First, switch #y# and #x# in your equation:

#x = 3 log_2(4y) - 2#

Now, solve this equation for #y#:

#x = 3 log_2 (4y) - 2#

#<=> x + 2 = 3 log_2(4y)#

#<=> (x+2)/3 = log_2(4y)#

The inverse function of #log_2(a)# is #2^a#, so apply this operation to both sides of the equation to get rid of the logarithm:

#<=> 2^((x+2)/3) = 2^(log_2(4y))#

#<=> 2^((x+2)/3) = 4y#

Let's simplify the expression on the left side using the power rules #a^n * a^m = a^(n+m)# and #a^(n*m) = (a^n)^m#:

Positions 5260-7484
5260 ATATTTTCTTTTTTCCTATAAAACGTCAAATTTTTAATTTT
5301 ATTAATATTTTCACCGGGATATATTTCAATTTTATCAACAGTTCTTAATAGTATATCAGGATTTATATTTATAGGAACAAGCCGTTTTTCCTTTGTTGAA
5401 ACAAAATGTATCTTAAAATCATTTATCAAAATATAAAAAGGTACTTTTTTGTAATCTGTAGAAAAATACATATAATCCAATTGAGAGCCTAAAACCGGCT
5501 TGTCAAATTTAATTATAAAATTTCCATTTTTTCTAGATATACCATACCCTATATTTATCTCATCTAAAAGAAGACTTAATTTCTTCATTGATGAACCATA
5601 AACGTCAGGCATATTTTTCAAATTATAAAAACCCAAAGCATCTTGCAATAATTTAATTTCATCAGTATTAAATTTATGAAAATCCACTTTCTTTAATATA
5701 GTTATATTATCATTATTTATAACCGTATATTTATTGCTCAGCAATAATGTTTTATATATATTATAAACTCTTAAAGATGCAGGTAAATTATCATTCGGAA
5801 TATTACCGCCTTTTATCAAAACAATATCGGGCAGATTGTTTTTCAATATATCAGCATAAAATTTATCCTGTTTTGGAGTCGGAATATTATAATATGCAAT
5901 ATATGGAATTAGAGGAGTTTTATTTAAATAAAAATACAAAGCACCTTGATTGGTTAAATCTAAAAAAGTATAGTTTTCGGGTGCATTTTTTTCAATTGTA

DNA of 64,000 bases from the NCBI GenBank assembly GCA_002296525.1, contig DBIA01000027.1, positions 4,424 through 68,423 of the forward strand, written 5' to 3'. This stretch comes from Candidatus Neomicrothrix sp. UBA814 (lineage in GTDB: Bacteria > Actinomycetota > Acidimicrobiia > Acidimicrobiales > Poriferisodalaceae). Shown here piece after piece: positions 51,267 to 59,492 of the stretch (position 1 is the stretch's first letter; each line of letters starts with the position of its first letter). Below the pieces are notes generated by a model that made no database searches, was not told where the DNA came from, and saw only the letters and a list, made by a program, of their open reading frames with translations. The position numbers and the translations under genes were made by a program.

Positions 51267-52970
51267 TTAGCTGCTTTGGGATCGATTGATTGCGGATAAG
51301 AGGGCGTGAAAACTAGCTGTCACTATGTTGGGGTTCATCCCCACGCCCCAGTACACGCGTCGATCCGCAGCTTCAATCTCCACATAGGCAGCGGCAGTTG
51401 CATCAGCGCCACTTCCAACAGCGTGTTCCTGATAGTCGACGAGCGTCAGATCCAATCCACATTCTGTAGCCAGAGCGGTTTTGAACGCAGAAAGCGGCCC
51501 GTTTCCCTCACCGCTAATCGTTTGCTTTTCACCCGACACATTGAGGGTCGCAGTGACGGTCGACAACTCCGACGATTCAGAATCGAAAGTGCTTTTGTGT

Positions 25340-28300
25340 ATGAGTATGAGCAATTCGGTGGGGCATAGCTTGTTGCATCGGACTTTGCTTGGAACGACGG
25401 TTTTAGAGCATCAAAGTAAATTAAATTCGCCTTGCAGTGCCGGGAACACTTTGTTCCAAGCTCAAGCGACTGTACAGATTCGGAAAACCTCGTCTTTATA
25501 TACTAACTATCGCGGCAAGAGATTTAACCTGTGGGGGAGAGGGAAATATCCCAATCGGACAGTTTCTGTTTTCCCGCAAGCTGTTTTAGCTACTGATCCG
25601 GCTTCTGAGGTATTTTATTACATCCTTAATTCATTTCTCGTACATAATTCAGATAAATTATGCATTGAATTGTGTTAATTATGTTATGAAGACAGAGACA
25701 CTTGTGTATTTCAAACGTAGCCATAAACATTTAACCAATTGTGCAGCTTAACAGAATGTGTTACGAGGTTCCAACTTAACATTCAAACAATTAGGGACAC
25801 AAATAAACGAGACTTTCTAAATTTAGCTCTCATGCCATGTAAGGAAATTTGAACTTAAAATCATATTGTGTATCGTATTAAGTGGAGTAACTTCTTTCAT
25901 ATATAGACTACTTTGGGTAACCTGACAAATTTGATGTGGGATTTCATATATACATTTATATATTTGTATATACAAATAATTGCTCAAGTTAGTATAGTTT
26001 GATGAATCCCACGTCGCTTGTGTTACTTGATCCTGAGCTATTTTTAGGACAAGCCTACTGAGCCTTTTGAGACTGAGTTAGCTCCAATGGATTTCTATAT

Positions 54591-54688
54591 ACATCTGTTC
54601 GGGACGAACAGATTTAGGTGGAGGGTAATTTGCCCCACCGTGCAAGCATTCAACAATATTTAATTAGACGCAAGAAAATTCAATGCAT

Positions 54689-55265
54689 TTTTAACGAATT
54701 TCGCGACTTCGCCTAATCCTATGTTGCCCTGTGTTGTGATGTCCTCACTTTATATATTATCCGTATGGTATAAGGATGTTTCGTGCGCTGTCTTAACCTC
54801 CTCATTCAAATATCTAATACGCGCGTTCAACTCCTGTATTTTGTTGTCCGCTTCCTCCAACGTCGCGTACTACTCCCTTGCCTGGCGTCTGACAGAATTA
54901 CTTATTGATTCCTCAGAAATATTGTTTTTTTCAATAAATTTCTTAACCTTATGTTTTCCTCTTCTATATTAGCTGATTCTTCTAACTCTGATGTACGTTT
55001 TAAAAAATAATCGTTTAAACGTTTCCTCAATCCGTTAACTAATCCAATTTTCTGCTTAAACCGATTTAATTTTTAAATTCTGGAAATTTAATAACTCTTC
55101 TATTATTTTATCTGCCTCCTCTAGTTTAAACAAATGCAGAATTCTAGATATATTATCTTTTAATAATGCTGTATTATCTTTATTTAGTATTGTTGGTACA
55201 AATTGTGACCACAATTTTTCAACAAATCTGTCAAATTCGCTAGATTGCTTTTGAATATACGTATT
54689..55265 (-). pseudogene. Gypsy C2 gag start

#2^((x+2)/3) = 2^(x/3 + 2/3) = 2^(x/3) * 2^(2/3) = 2^(x/3) * (2^2)^(1/3) = 4^(1/3) * 2^(x/3)#

Let's get back to our equation:

#2^((x+2)/3) = 4y#

#<=> 4^(1/3) * 2^(x/3) = 4y#

#<=> 4^(1/3)/4 * 2^(x/3) = y#

#<=> 4^(-2/3) * 2^(x/3) = y#

You are done. The only thing left to do is replacing #y# with #f^(-1)(x)# for a more formal notation:

for

#f(x) = 3 log_2(4x) - 2#,

the inverse function is

#f^(-1)(x) = 4^(-2/3) * 2^(x/3)#.

Hope that this helped!